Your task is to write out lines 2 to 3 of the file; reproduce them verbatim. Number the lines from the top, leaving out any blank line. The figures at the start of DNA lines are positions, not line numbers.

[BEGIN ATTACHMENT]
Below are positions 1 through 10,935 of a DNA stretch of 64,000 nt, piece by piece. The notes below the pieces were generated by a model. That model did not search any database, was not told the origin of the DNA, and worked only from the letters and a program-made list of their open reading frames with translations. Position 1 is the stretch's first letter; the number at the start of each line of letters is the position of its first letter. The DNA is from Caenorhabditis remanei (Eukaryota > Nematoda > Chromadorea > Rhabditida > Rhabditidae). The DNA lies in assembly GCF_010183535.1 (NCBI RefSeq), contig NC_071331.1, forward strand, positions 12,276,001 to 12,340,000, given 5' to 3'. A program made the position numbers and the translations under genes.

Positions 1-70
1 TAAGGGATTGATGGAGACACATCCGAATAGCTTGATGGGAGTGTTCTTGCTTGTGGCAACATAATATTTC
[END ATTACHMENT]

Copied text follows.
Positions 1-70
1 TAAGGGATTGATGGAGACACATCCGAATAGCTTGATGGGAGTGTTCTTGCTTGTGGCAACATAATATTTC